Japan has knocked Singapore off top spot on the list of the world’s most powerful passport, according to new research, while the UK has slipped again to 11th.
The ranking by Henley & Partners, a citizenship and planning firm, takes into account how many countries can be visited without applying for a visa. Japanese citizens can travel to a record 190 out of a possible 218, having recently gained visa-free access to Myanmar, while Singaporeans can visit 189 and Britons 186.
Japan and Singapore had previously been neck and neck - both on 189 - following a visa-exemption from Uzbekistan, with Germany in third. Iran and Afghanistan continue to hold the bottom spot, with only 30 destinations accessible visa-free to their citizens.
Neither the UK or US, both with 186 countries, have gained access to any new jurisdictions since the start of the year, while visa-free travel among Asian countries has soared thanks to up to 40 visa-waiver agreements signed by governments in 2018.
“It seems increasingly unlikely that the US and the UK will regain the number one spot they jointly held in 2015,” the report said.
The UAE, in 21rd, is the fastest climber, ascending 38 places since 2008 after securing more visa exemptions for its citizens in 2018 than any other country in the world.
The UK topped the 2015 rankings, alongside Germany, but ceded that spot after several countries relaxed travel restrictions to the latter. It was leapfrogged by Sweden in 2016, and then Denmark, Finland, Italy and Spain in 2017, but now sits in 11th alongside Norway, Austria, Luxembourg, the US, Netherlands and Portugal.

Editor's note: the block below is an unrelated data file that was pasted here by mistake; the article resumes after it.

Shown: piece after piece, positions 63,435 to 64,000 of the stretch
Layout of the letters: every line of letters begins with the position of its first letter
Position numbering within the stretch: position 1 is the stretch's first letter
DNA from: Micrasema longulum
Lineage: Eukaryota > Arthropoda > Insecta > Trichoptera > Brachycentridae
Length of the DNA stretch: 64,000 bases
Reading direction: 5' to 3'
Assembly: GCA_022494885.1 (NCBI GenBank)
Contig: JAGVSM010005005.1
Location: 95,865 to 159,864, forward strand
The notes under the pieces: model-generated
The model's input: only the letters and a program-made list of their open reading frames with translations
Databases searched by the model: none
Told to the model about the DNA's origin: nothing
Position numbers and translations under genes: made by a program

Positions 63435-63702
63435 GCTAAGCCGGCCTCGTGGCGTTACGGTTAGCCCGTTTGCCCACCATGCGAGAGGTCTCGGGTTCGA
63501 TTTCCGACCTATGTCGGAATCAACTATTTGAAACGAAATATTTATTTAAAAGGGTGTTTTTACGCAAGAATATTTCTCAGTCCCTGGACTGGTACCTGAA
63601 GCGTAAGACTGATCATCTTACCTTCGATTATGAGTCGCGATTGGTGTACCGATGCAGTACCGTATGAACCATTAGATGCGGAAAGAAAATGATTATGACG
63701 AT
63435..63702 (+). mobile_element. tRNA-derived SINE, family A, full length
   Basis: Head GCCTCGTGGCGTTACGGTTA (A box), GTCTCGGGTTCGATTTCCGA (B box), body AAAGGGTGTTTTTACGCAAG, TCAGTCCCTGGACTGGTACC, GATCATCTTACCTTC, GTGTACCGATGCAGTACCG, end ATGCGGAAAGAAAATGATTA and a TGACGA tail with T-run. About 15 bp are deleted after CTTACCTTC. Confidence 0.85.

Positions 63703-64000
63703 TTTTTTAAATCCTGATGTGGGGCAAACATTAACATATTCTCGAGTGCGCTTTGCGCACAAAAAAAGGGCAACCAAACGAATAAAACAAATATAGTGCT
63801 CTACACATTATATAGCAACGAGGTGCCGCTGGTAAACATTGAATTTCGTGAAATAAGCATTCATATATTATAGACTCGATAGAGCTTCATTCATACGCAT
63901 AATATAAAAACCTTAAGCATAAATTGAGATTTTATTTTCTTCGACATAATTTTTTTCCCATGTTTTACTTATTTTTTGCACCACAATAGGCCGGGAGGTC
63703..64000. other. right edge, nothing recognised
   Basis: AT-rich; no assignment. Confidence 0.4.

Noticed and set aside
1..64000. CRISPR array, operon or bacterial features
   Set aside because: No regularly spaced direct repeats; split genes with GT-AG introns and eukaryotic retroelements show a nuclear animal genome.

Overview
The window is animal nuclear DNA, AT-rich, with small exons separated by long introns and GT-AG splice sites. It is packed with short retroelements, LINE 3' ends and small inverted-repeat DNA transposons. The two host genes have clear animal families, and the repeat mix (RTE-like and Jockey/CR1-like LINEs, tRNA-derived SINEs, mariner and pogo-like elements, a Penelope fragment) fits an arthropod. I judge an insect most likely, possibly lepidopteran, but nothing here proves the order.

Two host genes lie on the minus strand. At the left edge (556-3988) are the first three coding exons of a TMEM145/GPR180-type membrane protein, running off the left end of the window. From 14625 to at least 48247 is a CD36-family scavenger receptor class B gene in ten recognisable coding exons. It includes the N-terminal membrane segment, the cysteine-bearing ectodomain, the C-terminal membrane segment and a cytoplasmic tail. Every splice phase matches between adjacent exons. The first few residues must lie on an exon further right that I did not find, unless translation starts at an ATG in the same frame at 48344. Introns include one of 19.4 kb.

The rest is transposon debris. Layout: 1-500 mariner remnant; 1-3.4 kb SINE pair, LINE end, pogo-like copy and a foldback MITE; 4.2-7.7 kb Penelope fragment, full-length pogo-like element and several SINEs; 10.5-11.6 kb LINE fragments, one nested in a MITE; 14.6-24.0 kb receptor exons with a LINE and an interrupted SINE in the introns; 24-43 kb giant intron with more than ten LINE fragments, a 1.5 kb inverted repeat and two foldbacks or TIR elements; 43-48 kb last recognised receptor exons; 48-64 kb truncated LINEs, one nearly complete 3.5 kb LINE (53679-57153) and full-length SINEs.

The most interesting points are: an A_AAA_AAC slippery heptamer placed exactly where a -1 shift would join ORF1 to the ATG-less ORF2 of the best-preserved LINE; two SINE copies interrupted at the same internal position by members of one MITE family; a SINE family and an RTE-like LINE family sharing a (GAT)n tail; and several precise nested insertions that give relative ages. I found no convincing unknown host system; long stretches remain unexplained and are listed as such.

2017 saw Belarus offer British citizens visa-free entry, Kazakhstan and Vietnam renew their visa-free arrangements with the UK, and Ethiopia offer a new e-visa option, helping boost the UK's overall position.
Afghanistan and Iraq prop up the table. Their passport holders can only enter 30 countries without a visa, just behind Syria and Somalia, who each have just 32 accessible countries on their list.
Overall, 143 countries saw the power of their passport improve over the course of 2017, while seven countries saw visa-free access reduced.
Among the biggest climbers for the first quarter of 2018 were Georgia (111 visa-free countries, up from 99), Ukraine (128, up from 114), China (70, up from 60), and Indonesia (71, up from 63).
"As the world economy has become increasingly globalized, the need for greater visa-free access has grown steadily," said the report. "Across the economic spectrum, individuals want to transcend the constraints imposed on them by their country of origin and access business, financial, career, and lifestyle opportunities on a global scale."